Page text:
This Surprising Habit Could Help You Avoid Holiday Weight Gain, According to a New Study
We all know the holidays can be a tough time for your waistline. With Christmas cookies, festive candies, and drinks galore, it can be nearly impossible to resist those jolly good sweets. But you do have the power to resist those sugar-filled goodies with the right approach.
A study from the University of Birmingham and Loughborough University in the U.K.—called the Winter Weight Watch Study—sought to see if participants could consciously steer clear of excessive eating, and ultimately prevent putting on that holiday weight that tacks on year after year and—often—never comes off. What they found was pretty promising and could give you some tips for keeping weight off—or even losing weight during the holidays.
OK, how exactly did this study work?
The researchers recruited 272 adults in the U.K. to participate in a winter weight gain study during November and December of 2016 and 2017. Each trial spanned over the course of 45 days. About half of the group received a generic brochure that discussed the perks of healthy living, whereas the other half was assigned a weight-gain prevention program.
What did the weight-gain prevention program look like?
The weight-gain prevent program participants received an extensive amount of helpful advice and encouragement to keep weight off during the holiday season. They were instructed how to weigh themselves everyday and to "reflect on weight trajectory." Talk about practicing mindfulness!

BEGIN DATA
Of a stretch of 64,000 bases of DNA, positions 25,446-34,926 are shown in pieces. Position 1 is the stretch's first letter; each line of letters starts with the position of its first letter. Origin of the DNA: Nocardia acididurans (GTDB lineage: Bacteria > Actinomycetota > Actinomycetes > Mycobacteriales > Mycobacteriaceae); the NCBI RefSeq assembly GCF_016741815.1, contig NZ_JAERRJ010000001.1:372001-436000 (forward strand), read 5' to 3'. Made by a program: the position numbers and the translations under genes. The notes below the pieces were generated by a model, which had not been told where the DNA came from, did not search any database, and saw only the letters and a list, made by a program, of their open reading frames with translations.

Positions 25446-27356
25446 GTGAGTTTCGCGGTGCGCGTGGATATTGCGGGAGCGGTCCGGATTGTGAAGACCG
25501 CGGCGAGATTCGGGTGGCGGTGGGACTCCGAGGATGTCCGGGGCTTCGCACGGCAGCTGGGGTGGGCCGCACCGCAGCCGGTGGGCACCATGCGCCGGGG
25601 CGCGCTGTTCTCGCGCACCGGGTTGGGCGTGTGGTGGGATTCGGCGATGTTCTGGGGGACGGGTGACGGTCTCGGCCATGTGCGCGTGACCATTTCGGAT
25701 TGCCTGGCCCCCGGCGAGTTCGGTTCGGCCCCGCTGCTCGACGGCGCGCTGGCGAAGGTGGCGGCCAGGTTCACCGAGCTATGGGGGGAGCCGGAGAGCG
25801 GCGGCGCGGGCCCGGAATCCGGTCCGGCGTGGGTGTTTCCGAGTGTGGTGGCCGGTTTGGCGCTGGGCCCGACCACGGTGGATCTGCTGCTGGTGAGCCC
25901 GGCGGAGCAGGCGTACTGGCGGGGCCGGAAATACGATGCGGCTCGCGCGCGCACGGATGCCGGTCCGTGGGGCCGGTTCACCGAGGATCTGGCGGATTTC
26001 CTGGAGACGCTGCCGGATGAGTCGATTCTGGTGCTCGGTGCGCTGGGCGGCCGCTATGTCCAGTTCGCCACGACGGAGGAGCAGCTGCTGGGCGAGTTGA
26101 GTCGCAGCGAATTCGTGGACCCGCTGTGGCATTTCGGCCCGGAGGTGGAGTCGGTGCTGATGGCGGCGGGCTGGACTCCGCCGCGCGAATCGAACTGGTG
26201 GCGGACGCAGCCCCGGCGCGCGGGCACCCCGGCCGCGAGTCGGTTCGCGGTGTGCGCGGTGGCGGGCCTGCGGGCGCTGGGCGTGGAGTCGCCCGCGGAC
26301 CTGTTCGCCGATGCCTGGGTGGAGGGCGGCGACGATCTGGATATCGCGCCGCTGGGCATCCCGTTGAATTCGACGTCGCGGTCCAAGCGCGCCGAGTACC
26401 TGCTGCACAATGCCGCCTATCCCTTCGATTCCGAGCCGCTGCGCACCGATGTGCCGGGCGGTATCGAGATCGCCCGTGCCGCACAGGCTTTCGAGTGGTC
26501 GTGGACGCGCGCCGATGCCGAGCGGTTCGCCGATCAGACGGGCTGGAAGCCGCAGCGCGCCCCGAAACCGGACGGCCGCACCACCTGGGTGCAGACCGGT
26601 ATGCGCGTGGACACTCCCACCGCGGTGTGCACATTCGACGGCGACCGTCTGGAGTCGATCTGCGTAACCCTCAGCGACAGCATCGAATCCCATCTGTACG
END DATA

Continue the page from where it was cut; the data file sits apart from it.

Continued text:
They also received an additional 10 tips for weight management, such as sticking to a consistent meal routine, choosing healthy snacks, and walking at least 10,000 steps. In addition, they got a graphic-filled list of holiday foods, the calories that are in them, and the time it would take to burn off said calories via exercise. A small glass of mulled wine? That'll be 32 minutes of walking, please.
And what were the results?
The group on the weight-gain prevention program, on average, lost about a third of a pound after the holidays ended. The group that just received the pamphlet gained, on average, one pound. Statistically speaking, that's a meaningful amount of weight, especially in the long-term.
In an email to Reuters, Amanda Farley, co-author of the study, said, "On Christmas Day alone, someone might consume 6,000 calories." That's three times the daily recommended caloric intake for the average person. But here are some tips to avoid that startling statistic.
What were the 10 tips for weight management?
- Stick to a regular meal routine.
- Opt for reduced fat options.
- Walk 10,000 steps every day.
- Select healthy snacks.
- Read the labels on food products.
- Reconsider consuming large portions and grabbing seconds.
- Break up sitting time.
- Cut back on both alcoholic and sweet beverages.
- Eat slow.
- Try to eat at least five servings of fruits and vegetables every day.
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